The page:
Even though these look like real animal trophies, they are actually made of fibreglass and foam. When making a replica of an animal to put on display, taxidermists take into account the animal’s natural behaviour, habitat, the colour of its skin, and their own knowledge of the animal’s body.


Skin preparation and storage for a flawless Bontebok trophy

There is no need to pull the animal across the ground while loading it into a vehicle. The skin of the animal should be removed as soon as possible. Flayed skins must be cured in order to be resistant to organisms and to be stored for an extended period of time without rotting. Putting off the process of curing can only lead to frustration on your part. On a normal day, the bacteria only needs six hours to totally damage the root hair, resulting in hair loss.

It is critical to remove all meat before removing the skin. Wash the skin thoroughly after skinning to remove any trace of blood. It’s crucial to make sure the skin is completely devoid of any trace of flesh, cartilage, muscle, and fat.

After skinning the animal, immediately wash the skin well to remove any trace of blood. It is recommended to use an anti-bacterial solution like F10(cl) for this.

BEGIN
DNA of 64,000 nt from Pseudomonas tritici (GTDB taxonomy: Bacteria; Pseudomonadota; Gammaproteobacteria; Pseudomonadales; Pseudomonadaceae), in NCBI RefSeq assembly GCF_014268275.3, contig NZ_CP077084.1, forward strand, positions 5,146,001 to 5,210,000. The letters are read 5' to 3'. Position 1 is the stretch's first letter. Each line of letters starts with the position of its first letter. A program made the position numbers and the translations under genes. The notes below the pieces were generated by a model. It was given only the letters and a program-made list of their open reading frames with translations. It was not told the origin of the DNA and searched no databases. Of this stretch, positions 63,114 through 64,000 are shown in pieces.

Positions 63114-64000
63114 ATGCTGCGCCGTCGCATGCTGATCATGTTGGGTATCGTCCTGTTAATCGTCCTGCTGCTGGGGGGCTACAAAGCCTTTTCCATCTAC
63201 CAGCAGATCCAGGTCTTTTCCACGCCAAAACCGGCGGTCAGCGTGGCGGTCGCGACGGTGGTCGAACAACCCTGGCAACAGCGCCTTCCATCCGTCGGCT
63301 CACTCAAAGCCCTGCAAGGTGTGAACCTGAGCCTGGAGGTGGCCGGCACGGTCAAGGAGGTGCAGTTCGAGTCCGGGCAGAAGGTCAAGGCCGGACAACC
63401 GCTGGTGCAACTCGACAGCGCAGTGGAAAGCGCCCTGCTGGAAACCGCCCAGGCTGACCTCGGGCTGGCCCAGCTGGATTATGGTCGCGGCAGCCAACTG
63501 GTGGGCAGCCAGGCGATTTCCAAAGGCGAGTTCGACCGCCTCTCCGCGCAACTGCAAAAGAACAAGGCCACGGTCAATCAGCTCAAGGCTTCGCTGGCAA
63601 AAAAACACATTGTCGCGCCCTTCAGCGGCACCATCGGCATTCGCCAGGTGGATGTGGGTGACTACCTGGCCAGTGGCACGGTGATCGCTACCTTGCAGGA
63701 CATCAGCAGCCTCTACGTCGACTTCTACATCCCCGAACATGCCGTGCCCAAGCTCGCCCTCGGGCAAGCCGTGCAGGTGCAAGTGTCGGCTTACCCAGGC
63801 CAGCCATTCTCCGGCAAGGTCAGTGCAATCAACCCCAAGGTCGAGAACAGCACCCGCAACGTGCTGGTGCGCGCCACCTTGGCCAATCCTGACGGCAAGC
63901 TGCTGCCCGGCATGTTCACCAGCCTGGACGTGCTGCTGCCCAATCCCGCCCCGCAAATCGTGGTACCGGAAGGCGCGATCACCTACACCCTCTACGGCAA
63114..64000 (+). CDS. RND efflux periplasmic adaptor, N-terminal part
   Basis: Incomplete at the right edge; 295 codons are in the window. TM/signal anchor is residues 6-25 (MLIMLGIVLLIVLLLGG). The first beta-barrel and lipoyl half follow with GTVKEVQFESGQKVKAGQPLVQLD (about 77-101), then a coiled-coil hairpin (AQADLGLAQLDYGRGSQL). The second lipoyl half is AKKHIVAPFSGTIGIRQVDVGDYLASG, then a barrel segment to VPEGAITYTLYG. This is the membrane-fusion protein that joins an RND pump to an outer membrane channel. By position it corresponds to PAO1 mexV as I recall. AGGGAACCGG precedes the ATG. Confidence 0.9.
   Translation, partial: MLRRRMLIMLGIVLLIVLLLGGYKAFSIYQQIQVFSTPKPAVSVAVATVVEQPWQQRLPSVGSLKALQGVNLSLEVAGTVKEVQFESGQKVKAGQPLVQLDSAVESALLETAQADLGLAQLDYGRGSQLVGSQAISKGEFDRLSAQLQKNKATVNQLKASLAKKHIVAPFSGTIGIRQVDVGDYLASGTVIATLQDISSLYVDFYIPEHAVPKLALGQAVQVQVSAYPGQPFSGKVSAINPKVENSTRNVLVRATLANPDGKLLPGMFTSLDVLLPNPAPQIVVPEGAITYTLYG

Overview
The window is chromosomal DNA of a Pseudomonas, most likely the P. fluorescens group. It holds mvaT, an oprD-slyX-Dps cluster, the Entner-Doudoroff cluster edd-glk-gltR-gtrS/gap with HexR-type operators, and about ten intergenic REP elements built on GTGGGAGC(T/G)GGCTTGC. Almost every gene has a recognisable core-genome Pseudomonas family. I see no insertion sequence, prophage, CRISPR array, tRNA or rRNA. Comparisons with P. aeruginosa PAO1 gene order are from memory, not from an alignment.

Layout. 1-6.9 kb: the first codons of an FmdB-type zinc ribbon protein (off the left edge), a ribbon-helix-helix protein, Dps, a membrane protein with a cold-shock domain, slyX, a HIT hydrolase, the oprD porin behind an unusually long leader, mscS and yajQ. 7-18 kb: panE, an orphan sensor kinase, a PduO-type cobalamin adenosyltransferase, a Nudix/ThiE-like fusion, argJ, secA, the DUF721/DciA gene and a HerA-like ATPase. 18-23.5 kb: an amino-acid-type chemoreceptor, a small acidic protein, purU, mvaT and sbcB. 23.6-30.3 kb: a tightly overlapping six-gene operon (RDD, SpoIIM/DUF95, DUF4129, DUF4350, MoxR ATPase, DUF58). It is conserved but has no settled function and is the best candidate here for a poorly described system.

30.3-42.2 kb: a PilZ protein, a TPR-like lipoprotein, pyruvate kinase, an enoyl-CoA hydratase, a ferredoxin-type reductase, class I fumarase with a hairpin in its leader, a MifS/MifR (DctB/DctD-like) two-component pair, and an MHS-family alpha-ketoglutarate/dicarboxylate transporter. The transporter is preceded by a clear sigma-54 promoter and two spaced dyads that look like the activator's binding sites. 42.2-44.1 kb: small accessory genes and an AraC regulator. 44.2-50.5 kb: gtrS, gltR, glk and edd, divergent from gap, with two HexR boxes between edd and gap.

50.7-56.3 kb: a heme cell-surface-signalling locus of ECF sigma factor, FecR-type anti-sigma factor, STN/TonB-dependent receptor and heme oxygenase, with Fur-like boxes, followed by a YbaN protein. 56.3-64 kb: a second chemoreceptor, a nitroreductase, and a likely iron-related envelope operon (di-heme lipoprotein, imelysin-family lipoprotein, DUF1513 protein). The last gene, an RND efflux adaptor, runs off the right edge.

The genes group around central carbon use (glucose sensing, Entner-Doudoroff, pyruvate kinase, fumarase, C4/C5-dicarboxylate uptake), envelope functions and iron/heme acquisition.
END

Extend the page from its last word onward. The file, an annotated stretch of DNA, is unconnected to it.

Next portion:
When the skin has been drip-dried for a few minutes, it is ready to be salted. Use a lot of salt and really work it into all the creases and folds, of the skin. Hang the skin up to dry after three to four days.


The Bontebok Taxidermy process and method

Thorough preparation is essential for producing a high-quality result. To ensure permanence and durability, all hides are tanned and oiled utilising the world’s best available natural products, and methods. Forms are chosen to ensure the best fit, and posture can be adjusted to suit you, the client, at no extra charge. Full mount trophies come with free, custom-made natural habitat bases, and only the highest-quality materials and 40 years of professional knowledge are utilised to redefine your trophies in a way that will last a lifetime. The finished trophies have a startling resemblance to real life. When restoration is necessary, every effort is made to restore cuts and abrasions while minimising bullet damage. Unless otherwise specified, natural scarring is retained.


Taking care of your Bontebok trophy